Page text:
According to a new AVMA pet owner survey, 88 percent of pet owners believe that an in-person examination by a veterinarian leads to the best care for their pet. Pet owners also prefer to meet their veterinarian in-person before allowing them to care for their pet.
The AVMA’s 2023 Pet Owner Attitude Survey was conducted to better understand animal owners’ attitudes and experiences in the wake of disruptions caused by the COVID-19 pandemic. While the pandemic’s effects are waning, some advocates have pushed for the creation of a new mid-level position, and to eliminate the requirement for establishing a veterinarian-client-patient relationship (VCPR) in-person prior to using telemedicine. The survey’s findings indicate that both would be met with heavy resistance from pet owners, who prefer and recognize the importance of an in-person relationship with a licensed, fully qualified veterinarian, and who have a strong preference for veterinarian-led care as opposed to delegating responsibility for care decisions to non-veterinarians, including a proposed mid-level employee. Key takeaways include:
- 88% of pet owners believe that having a veterinarian physically examine their pet and talk to them in-person is what leads to the best care
- 79% of pet owners prefer that a veterinarian oversee their pet’s care
- 76% put their pet’s health and safety above all else as a top priority for veterinary care
- 72% prefer to meet a veterinarian in-person before allowing them to care for their pet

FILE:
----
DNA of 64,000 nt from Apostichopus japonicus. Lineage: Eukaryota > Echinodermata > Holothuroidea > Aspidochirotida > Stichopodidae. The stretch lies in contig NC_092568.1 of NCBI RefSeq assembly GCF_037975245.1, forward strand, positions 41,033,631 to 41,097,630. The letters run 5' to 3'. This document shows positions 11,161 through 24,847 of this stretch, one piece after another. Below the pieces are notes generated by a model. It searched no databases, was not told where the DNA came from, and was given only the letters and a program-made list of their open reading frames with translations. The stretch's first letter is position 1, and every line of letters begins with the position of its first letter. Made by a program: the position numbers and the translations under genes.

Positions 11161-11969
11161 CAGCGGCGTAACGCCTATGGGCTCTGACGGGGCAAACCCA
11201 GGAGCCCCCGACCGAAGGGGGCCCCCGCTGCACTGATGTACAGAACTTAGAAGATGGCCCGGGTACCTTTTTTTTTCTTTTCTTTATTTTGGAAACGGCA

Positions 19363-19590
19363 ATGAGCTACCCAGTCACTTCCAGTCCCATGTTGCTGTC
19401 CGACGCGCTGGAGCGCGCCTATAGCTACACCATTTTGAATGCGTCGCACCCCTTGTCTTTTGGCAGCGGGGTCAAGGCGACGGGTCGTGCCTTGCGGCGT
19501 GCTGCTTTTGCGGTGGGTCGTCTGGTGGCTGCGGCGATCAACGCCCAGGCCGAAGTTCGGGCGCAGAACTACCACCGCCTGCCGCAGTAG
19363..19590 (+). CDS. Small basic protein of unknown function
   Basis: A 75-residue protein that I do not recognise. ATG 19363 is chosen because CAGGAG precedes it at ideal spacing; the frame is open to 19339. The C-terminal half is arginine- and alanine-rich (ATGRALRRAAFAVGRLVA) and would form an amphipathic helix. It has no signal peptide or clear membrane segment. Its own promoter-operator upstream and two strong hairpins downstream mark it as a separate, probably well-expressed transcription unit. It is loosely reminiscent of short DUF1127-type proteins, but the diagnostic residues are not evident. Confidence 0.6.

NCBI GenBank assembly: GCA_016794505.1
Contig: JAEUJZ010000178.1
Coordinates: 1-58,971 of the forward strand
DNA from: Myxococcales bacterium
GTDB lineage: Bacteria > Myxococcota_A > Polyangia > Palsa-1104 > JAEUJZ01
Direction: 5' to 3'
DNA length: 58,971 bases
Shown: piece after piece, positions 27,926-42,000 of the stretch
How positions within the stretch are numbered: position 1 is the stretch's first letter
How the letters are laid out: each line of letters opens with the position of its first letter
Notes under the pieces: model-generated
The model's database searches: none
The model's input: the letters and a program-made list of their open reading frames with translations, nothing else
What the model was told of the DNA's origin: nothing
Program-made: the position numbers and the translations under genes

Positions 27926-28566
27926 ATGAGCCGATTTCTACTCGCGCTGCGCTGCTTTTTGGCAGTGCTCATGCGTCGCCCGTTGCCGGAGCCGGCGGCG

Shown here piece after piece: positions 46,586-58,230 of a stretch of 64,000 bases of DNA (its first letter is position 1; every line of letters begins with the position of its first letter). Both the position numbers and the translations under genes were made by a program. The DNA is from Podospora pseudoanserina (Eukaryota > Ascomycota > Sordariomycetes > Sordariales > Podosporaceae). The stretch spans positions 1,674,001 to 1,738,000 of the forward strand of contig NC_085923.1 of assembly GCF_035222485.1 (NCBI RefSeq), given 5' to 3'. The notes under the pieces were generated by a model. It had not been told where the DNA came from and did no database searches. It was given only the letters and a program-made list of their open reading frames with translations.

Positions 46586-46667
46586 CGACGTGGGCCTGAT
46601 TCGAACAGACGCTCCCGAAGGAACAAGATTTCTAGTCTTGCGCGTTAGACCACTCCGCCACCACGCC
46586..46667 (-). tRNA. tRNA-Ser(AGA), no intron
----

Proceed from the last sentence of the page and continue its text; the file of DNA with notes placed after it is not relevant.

- 80% agree it would be dangerous for anyone other than a licensed veterinarian to make recommendations about life-or-death decisions for their pet
“Pet owners want to feel confident that their animal companions are receiving the highest quality care. This new research shows that pet owners have a clear preference for in-person and veterinarian-led care, which we know is the best option for animal health,” said Dr. Rena Carlson, AVMA president. “The in-person visit and physical examination is the most valuable tool a veterinarian has. It allows them to use sight, sound, touch, and smell to identify potential health issues, supports the collection of diagnostic samples necessary to develop a treatment plan, and helps avoid a misdiagnosis or delayed diagnosis, which can lead to additional animal suffering and more cost for the pet owner.”
Further, pet owners overwhelmingly say they have not had an issue getting a timely appointment for their pet, with 76% reporting a wait of less than a week for an appointment, and 60% waiting just 1-3 days, while 78% of those whose pets needed emergency care received help in two hours or less, according to the survey of 1,000 pet owners across the United States. These findings line up with current veterinary data that shows demand is normalizing and returning to pre-pandemic levels.
The AVMA’s survey was fielded online from September 8-14, 2023, and was completed by 1,000 pet owners across the United States.